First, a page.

Lawkananda Sanctuary in Bagan has become home to over 10,000 star tortoises, which are critically endangered tortoise species, native to the dry, deciduous forests of Myanmar.
The Department of Forest in Bagan, NyaungU Township, has been engaging in a captive-breeding programme with 82 star tortoises — 42 males and 40 females — to attempt to increase the population of this tortoise since 2001. The programme also aims to release the offspring into their native places and for the public and researchers to observe.
A total of 10,484 star tortoises of various sizes have been grown in the sanctuary over the years and 1,650 of them have been reintroduced into the wild. The warden of the sanctuary U Shwe Htay Aung said numbers of the tortoise have increased due to the changes in techniques based on the experience in the past years. With the close supervision of the sanctuary warden, the medical and clinical expertise of Dr Tint Lwin, a veterinarian from WCS/TSA, and the dedication of the staff, star tortoises could consume nutritious food, making them in good health which eventually led to the increased hatching rate. The hatch rate was recorded at 68 per cent, U Shwe Htay Aung further explained.
“We have been able to increase the egg production rate of star tortoises by feeding them nutritious food and taking care of their health from the time of ovulation,” he said. Care was also taken to the eggs until they hatch, and if they did not come out of the egg hole at the appointed time during the breeding season, the egg holes were dug to collect the tortoises that had already been hatched out and put them in a prepared place, he explained.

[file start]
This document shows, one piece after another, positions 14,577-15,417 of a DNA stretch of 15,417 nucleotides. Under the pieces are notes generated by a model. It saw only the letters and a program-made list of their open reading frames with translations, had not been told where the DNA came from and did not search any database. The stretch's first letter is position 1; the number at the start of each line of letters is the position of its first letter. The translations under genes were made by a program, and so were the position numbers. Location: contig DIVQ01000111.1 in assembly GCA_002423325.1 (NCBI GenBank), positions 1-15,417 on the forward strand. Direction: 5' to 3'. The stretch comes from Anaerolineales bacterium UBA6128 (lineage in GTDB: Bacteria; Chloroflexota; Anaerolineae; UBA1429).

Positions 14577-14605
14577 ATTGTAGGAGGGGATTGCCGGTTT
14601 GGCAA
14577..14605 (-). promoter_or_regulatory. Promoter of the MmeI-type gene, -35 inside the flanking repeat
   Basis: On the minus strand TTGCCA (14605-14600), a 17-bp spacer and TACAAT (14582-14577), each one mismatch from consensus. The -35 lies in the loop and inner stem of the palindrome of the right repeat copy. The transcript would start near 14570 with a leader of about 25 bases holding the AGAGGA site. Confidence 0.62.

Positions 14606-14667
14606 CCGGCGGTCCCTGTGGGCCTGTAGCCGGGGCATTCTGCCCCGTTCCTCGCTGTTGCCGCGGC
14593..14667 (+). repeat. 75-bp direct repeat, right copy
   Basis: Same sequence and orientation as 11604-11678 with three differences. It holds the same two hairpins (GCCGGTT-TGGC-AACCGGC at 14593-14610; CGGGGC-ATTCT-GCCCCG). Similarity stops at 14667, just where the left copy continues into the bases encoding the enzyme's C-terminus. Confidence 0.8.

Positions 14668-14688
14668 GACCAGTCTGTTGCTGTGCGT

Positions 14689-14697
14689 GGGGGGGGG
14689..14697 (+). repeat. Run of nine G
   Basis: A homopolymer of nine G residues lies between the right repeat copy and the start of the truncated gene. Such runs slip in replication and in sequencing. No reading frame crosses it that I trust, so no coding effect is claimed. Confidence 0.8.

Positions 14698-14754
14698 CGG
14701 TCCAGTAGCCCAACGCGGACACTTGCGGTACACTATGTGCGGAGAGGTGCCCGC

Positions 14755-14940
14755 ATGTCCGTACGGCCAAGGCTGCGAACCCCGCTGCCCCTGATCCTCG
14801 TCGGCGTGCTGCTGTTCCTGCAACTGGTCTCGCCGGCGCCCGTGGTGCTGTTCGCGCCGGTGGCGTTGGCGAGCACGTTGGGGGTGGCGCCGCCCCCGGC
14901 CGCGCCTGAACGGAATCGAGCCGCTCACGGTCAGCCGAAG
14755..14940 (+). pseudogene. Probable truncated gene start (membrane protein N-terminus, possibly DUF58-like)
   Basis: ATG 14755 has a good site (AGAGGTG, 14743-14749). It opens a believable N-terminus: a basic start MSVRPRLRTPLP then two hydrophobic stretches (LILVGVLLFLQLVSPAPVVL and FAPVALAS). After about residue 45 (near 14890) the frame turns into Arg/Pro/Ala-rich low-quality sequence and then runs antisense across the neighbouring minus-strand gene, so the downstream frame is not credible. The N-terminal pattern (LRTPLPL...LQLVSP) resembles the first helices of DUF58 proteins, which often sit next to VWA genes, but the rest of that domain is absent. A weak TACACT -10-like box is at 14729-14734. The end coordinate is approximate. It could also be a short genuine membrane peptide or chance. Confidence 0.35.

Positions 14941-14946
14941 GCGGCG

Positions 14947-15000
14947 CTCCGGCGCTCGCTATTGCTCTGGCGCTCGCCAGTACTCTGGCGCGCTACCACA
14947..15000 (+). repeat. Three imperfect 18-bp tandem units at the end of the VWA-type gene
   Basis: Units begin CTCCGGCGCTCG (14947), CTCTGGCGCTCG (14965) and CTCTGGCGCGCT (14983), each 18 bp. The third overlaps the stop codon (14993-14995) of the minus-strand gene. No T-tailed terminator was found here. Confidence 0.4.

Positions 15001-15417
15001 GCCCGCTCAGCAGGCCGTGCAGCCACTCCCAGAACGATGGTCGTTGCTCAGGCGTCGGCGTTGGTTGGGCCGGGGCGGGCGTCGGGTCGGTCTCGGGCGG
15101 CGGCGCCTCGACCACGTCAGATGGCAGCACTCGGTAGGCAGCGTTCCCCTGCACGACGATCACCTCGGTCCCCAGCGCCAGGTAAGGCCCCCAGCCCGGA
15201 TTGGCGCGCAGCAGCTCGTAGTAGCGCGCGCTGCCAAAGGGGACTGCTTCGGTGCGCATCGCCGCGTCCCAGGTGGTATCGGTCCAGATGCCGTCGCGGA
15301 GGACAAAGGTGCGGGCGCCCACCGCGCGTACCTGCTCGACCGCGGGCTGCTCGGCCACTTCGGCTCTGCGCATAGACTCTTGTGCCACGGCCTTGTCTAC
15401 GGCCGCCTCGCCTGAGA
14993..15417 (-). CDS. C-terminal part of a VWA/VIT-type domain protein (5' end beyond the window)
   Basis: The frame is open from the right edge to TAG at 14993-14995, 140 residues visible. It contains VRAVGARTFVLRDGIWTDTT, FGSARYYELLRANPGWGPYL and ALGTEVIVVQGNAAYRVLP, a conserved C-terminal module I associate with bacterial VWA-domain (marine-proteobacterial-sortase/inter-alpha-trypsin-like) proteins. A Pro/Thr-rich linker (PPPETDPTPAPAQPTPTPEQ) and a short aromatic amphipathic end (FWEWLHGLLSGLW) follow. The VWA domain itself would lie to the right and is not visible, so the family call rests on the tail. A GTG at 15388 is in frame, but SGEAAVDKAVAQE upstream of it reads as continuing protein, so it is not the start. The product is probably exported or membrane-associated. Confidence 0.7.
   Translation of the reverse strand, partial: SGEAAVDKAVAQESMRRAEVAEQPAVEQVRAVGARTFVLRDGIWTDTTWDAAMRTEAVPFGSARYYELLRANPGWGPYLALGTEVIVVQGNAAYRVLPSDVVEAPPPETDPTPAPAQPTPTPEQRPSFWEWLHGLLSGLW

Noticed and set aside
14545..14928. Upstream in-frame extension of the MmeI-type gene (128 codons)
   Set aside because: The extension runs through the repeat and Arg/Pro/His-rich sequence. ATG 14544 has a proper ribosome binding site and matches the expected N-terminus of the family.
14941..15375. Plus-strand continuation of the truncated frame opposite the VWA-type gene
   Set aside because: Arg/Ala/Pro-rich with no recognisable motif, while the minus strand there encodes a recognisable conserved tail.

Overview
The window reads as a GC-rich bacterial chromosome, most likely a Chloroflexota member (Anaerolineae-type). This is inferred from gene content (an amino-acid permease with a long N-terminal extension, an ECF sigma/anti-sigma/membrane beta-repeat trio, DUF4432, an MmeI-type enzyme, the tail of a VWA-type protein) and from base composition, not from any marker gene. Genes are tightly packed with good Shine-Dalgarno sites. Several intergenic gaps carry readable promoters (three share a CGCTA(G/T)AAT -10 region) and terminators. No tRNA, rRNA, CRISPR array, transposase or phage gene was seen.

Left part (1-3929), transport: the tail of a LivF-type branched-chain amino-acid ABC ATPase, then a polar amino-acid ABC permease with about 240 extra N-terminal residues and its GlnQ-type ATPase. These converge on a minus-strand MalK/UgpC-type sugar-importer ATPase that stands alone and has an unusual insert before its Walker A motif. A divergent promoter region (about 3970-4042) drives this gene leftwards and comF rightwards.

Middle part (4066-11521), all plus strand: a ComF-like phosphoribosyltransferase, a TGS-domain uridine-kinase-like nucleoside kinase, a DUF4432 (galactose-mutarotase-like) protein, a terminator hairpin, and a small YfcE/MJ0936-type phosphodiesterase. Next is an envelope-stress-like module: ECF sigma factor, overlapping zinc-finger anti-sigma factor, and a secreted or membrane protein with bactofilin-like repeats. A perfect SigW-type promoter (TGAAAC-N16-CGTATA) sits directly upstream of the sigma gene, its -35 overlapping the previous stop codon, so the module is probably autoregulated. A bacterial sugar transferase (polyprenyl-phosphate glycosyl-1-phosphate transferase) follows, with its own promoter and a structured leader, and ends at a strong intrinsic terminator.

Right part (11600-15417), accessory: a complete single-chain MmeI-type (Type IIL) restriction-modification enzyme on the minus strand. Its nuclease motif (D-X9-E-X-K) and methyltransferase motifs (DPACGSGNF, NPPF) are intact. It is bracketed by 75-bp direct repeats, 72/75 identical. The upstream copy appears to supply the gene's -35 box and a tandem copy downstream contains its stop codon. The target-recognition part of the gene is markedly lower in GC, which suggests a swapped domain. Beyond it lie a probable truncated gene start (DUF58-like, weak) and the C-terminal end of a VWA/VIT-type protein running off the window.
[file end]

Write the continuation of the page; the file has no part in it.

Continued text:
It took a lot of care and specific activities to decrease the mortality rate of the tortoises in the sanctuary such as re-burying unripe eggs in a soil container, putting medicines in the navel of the offspring, feeding foods rich in vitamins to the young tortoises, health check-up at daily feeding, putting the unhealthy tortoises under quarantine and providing treatment, feeding natural foods, water and fluids daily, putting them in pools, and providing pools and drinking cups even the temperature is high to ensure clean water.
U Shwe Htay Aung said only between 20 per cent and 30 per cent of the young tortoises are estimated to survive and reach the ground from the pit as they are not able to be cared by humans, as well as a natural cause. The eggs could be eaten by wild animals in the forest or natural disasters can cause landslides and cover the pits, blocking the offspring to come out. Even they could pass those stages, they are at high risk of extinction due to the destruction of ecosystems and human and wild animals in the forests, he added.
Lawkananda Sanctuary planned to hold a ceremony to mark its success of breeding more than 10,000 star tortoises with people interested in star tortoises, however, it hasn’t been implemented yet due to various reasons. “We have the plan to hold a ceremony at a suitable time, and we are very delighted to see the star tortoises living on Myanmar soil forever and it is such an honour to the country,” U Shwe Htay Aung proudly said.
As a matter of fact, Lawkananda Sanctuary is home to one of the largest tortoise farms in the world, with more than 1,000 tortoises breeding each year, which has also been dubbed the Star Tortoise Factory. — Ko Htein(KPD)/ GNLM